When you sell a property with a mortgage, you can usually keep whatever money is left after repaying the bank loan (unless, of course, you transfer the loan to another property you’ve bought). Things are less straightforward, however, if the mortgage acts as security over more than one loan. In that situation, banks won’t automatically let you keep the entire balance. That’s a source of complaints, as this guide explains.
Existing and future lending
Most mortgages are what’s called an “all obligations” mortgage. This means the mortgage secures all money the property owner may owe the bank, both now and in the future. The result is that it enables the bank to require you to divert the balance on the property you’ve sold towards reducing the amount owed on other loans.
For example, you have two properties. Property A has a mortgage of $300,000 and property B a mortgage of $600,000. Property A sells for $400,000. You want to repay the $300,000 and keep the $100,000. The bank, however, makes you put the $100,000 sale proceeds towards reducing your loan on property B from $600,000 to $500,000. The reason is that it must be satisfied property B provides sufficient security for its remaining loan. In this example, property B might have had a market value of $700,000, which the bank did not consider high enough in view of the $600,000 it was owed. This would have made the loan-to-value ratio 87.7 per cent, hence the need to reduce debt with the proceeds from property A.
A bank may have various reasons for directing that some or all of the proceeds from the sale of one property go towards the loan on another. One, as mentioned, is that the loan-to-value ratio may not be satisfactory on the second loan. Others might be that:
- The bank’s lending criteria may have changed since it approved your loans (the loan-to-value ratio requirements being a typical example).
- Your financial situation may have changed, affecting your ability to make loan repayments.
- Property values may have fallen.
Before you sell
Talk to your bank first. That way, you’ll be fully informed about how much of your borrowing it wants to be repaid. Bear in mind you may have to pay an early repayment charge if the bank makes you reduce your remaining loan and you have to break a fixed rate loan to do so. See also our Quick Guides:
- Early repayment charges
- Complaining about a loan decision
- Loan-to-value lending restrictions
Talk to the bank and get fully informed about how much of your borrowing it wants to be repaid before you sell.
Misunderstanding over new loan did not result in actual loss
Morgan's business needed more capital. She decided to sell her house and buy a cheaper one to reduce loan repayments and release capital for her business. She sought bank advice on what to do. It told her she might have difficulty getting a new loan after selling her house and repaying her home loan because her business was new and its income uncertain. However, the bank said it would consider accepting a new property as security for her existing loan if she settled the sale of her house and the purchase of a new one on the same day.CASE 2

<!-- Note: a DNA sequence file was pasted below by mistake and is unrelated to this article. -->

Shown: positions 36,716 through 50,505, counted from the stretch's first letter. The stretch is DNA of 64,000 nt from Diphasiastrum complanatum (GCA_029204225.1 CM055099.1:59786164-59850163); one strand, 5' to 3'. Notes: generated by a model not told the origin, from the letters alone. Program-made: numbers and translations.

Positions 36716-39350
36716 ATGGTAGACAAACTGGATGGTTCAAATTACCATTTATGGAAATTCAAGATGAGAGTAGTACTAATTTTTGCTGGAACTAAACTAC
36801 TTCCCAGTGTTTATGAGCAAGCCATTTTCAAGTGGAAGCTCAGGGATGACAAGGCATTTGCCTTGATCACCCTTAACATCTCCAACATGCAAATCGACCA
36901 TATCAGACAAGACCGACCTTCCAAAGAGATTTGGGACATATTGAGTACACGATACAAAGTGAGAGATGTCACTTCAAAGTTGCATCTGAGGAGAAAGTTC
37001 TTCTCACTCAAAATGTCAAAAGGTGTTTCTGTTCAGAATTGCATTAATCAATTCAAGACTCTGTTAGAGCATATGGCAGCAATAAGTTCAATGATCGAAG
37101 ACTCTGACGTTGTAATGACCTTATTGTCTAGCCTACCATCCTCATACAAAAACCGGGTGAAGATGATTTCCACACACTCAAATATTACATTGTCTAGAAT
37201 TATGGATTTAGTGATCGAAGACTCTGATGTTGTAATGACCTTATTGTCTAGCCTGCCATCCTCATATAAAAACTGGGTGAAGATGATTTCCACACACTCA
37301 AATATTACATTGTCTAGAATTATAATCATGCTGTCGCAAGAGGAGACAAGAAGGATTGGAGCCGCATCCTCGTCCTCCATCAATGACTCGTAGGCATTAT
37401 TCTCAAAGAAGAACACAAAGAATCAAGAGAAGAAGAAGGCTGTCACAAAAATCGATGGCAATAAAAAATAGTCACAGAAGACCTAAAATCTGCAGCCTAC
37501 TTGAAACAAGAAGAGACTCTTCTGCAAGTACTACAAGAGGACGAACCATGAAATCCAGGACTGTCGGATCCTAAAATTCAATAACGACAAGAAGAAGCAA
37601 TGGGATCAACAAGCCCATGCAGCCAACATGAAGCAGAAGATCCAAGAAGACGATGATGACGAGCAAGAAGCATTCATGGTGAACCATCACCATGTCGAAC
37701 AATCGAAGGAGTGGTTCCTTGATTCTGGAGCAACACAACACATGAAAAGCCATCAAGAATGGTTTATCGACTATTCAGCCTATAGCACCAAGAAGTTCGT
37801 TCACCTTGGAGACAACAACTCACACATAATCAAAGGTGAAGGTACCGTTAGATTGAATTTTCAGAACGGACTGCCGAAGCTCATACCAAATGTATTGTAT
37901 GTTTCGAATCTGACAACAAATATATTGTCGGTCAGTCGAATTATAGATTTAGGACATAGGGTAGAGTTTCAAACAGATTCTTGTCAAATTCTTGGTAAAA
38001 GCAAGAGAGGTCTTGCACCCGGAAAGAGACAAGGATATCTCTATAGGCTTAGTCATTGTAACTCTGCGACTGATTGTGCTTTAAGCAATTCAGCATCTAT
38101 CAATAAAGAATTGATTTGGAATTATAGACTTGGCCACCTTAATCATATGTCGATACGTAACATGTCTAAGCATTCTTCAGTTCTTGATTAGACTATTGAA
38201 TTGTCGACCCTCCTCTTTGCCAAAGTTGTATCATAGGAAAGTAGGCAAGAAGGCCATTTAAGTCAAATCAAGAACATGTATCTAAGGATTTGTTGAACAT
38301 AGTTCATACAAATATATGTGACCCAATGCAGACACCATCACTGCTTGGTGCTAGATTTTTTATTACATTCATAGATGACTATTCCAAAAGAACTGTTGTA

Restrictions no basis for keeping entire sale proceeds
Lee owned two properties funded through separate bank loans. When he sold property A, he thought he would repay the loan on it and keep the extra money. But the bank repaid the loan in full and used the remaining sale proceeds to reduce the other loan. When queried, the bank said it had to do this because Reserve Bank restrictions required the loan-to-value ratio on the remaining property to be less than 80 per cent.CASE 3
Poor communication led to sale proceeds misunderstanding
Tama and his partner lived in Australia and owned three properties in New Zealand, two of them apartments they rented and the third a piece of bare land.
Concerns about lending decisions
We receive complaints about banks both refusing to lend and allowing customers to borrow when the customers say they could never have afforded the repayments.
Lending decisions are usually a matter of commercial judgement for banks, something beyond our powers to investigate. We can, however, investigate administrative errors in the lending application process. This includes complaints about a re…
Transferring credit card debts
Transfer processYou must apply for a credit card account at the new bank if you don't have one there already. You will be assessed against the bank’s credit criteria. Check your debt before you apply to ensure it includes purchases or payments since your last statement. Note that interest accrued during the current month may not show up.
If the bank approves your application, it will pay off your…
Early repayment charges
Customers who borrow money at a fixed interest rate for a fixed term enjoy the benefit of knowing exactly what their repayments will be over the period of the loan. They are not affected by any rise or fall in interest rates during that time. In return, banks get a pre-determined return on their money.
But if customers repay their loan early (or make a significant lump sum payment before the end …